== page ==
|Bilinga||2.5||One of the few beaches in the world within 5 minutes walk of an international airport (OOL). Perfect as a short walk for those who check in early.|
|Kirra||2||Famous surfing spot, the beach has become very wide due to the Tweed River Entrance Sand Bypassing Project|
|Coolangatta and Greenmount||0.8||Offers the most spectacular scenery and views up the coast, and is also a fantastic place for a picnic.|
|Rainbow bay||0.4||The world renowned Snapper Rocks is right next to Rainbow Bay and is the home of the Quiksilver Pro .|
|Duranbah||0.4||Right on the New South Wales border, it is very popular for surfing.|
Other (calm water) beachesEdit
The Gold Coast also has numerous beaches in calmer, more protected water away from the surf, ideal for families with small children.
|Beach Name||Length (km)||Description|
|Paradise Point||1.2||A quiet beach on the Broadwater popular with locals. Its a very family-friendly beach due to its swimming enclosure and surrounds featuring food, parklands, barbeque areas and playgrounds.|
|Southport (Broadwater) Beach||2||A beach along the Broadwater shore at Southport with a swimming enclosure. The adjacent Broadwater Parklands features a swimming pool, boat ramps, public jetty, playgrounds and picnic areas. Part of the area is closed due to the construction as part of the Commonwealth Games.|
|Marine Stadium||1||A casuarina-fringed beach used by the many anchored boats and weekend fishing enthusiasts. The eastern side is also an off-leash dog exercise area.|
|Budds Beach||0.1||A hidden beach on the Nerang River near the heart of Surfers Paradise|
|Tallebudgera Creek||0.5||A popular swimming lagoon with families, fantastic for people who don't feel comfortable in the surf but still want to take a dip. It is one of the few patrolled beaches in water protected from the surf.|
|Currumbin Creek||0.8||Popular with longboarders and families due to its shelter from the sea. The beach runs around lagoons on both sides of the creek|
Gold Coast HinterlandEdit
Promoted as "the green behind the gold", the Gold Coast Hinterland refers to the mountainous area between the Gold Coast and the Scenic Rim region. It is home to national parks, mountain resorts, waterfalls, reservoirs, scenic drives and lookouts, wineries, and rock formations. The area is mostly covered in subtropical rainforest, but sections have been cleared for dairy farmland and wineries. The Hinterland is best seen by car or on a bus tour as the roads wind through the mountains with various lookout points along the way and towering trees lining the roads. It is truly a beautiful drive.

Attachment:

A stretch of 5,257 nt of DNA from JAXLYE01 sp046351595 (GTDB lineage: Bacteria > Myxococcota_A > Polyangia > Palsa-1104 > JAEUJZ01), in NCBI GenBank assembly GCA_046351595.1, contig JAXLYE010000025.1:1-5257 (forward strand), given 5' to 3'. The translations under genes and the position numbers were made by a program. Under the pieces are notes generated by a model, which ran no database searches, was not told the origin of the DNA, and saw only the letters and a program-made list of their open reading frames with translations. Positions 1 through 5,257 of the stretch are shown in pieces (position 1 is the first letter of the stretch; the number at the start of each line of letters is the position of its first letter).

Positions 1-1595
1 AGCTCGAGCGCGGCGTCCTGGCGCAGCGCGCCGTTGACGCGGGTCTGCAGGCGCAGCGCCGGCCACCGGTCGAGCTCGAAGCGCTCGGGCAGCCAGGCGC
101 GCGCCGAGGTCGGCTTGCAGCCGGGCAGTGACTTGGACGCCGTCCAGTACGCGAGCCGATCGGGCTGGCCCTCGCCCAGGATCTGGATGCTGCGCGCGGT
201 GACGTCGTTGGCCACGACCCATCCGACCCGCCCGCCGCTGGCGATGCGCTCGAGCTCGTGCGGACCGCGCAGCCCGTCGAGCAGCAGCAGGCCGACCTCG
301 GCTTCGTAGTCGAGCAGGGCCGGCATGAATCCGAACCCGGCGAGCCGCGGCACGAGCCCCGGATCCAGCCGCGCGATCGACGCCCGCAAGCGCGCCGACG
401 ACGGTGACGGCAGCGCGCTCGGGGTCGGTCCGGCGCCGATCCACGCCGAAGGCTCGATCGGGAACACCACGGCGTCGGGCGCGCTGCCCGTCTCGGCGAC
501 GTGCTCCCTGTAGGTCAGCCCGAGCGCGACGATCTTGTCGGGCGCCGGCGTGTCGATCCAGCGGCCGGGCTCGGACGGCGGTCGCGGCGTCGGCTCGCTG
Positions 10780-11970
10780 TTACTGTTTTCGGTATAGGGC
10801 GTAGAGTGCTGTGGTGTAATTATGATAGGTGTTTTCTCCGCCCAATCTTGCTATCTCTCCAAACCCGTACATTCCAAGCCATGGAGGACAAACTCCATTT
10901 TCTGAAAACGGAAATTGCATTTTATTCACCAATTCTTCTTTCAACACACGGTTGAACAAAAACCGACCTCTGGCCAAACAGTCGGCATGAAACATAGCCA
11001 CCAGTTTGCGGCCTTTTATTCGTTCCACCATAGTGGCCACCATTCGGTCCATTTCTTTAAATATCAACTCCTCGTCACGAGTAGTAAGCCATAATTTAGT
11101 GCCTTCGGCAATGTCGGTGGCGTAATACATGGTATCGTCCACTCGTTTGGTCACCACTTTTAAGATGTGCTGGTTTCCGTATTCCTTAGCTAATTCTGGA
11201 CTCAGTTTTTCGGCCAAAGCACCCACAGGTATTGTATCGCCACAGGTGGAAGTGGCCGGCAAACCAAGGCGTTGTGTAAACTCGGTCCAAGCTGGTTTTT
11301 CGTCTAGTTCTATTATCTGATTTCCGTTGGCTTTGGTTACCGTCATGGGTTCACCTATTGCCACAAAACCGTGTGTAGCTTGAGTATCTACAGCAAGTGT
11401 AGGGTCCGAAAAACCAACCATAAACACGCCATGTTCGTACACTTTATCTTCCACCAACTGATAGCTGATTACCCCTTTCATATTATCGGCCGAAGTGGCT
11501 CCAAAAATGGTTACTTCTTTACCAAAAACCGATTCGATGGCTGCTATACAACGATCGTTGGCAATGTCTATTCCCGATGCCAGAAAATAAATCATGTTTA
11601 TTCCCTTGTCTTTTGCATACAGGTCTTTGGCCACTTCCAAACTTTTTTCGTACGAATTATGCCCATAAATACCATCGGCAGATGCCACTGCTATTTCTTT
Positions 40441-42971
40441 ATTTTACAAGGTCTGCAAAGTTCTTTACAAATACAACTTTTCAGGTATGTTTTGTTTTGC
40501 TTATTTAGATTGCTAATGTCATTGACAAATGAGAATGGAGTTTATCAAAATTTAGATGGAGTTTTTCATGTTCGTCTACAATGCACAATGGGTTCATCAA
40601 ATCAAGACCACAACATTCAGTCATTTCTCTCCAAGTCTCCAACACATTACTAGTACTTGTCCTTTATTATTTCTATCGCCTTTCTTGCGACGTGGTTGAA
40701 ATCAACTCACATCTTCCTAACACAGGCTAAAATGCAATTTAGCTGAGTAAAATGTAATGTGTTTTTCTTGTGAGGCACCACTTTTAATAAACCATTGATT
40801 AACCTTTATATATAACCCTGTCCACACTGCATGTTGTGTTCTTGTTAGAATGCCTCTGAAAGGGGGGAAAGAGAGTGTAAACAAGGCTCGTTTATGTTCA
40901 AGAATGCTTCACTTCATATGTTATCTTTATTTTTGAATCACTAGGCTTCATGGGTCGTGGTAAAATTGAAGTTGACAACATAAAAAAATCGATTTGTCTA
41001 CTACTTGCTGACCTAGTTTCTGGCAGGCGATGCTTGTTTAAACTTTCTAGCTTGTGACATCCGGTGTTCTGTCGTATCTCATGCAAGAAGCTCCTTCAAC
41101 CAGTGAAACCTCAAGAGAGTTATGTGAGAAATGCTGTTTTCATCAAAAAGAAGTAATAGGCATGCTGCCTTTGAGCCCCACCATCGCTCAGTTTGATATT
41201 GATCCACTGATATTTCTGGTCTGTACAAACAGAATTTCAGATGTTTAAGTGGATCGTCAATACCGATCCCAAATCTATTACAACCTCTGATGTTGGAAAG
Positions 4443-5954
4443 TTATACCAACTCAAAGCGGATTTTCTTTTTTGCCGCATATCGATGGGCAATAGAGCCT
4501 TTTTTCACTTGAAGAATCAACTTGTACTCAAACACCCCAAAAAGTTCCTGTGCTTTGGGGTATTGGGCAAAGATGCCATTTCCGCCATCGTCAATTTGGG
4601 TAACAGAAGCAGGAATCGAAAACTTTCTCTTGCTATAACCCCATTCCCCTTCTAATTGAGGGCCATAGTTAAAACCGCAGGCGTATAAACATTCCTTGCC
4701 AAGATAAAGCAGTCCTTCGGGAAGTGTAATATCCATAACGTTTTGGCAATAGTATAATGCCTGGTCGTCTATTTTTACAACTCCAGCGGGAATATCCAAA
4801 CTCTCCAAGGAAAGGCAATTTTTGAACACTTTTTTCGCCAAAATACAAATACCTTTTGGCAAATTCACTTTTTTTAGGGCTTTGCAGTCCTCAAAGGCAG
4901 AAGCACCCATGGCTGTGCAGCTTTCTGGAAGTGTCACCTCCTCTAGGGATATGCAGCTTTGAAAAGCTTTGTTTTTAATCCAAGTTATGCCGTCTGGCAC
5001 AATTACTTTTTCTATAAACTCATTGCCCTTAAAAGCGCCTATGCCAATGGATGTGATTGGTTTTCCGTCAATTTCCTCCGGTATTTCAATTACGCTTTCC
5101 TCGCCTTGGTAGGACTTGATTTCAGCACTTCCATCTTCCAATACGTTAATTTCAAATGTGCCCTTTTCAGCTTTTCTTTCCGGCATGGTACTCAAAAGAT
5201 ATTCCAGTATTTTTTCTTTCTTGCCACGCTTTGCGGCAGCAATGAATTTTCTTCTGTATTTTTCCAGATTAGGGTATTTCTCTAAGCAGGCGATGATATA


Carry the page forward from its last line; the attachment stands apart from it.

- Tamborine Mountain featuring:
- Numerous lookouts offering panoramic views in all directions
- A great cottage industry with fantastic restaurants, fudge shops, and wineries - many of which offer free samples!
- Springbrook Mountain
- Hinze Dam and Advancetown Lake
- Lamington National Park
- Numinbah Valley featuring the Natural Bridge rockpool and waterfall (see glow worms at night).
- Tallebudgera Valley
- Currumbin Valley
Many tours operate in the hinterland area. Some are more of a bus tour as opposed to an all inclusive day. Watch the small print and enjoy. 4WD tour companies generally offer all inclusive tours to the hinterland area.
The Gold Coast is cosmopolitan in its vast size, but there is a vibrancy of countless suburbs and localities, which offer a variety of residential landscapes and shopping centres.
The Gold Coast region is big on theme parks. During peak season expect them all to be quite busy. Before you go, investigate ticket discounts for combined travel and entry, multi-park and multi-day passes. Members of Australian motoring associations can purchase discounted tickets from them before you travel.
A short list of attractions and admission prices:
- Currumbin Wildlife Sanctuary: koalas, kangaroos, birds, snakes, crocodiles. Admission $40-50.
- Sea World: Marine park with rides, sharks, dolphins, penguins, polar bears. Admission $50-80.
- Warner Bros Movie World: Movie-themed rides and photo opportunities with famous characters like Bugs Bunny and Daffy Duck. Admission $50-80.
- Dreamworld: Amusement park, rides, themed lands and animals. Admission $50-80.
- WhiteWater World: Water park with pools, slides. Admission $30-50.
- Australian Outback Spectacular: horses and unique Australian lifestyle (dinner provided). Admission $55-110. Next to Movie World.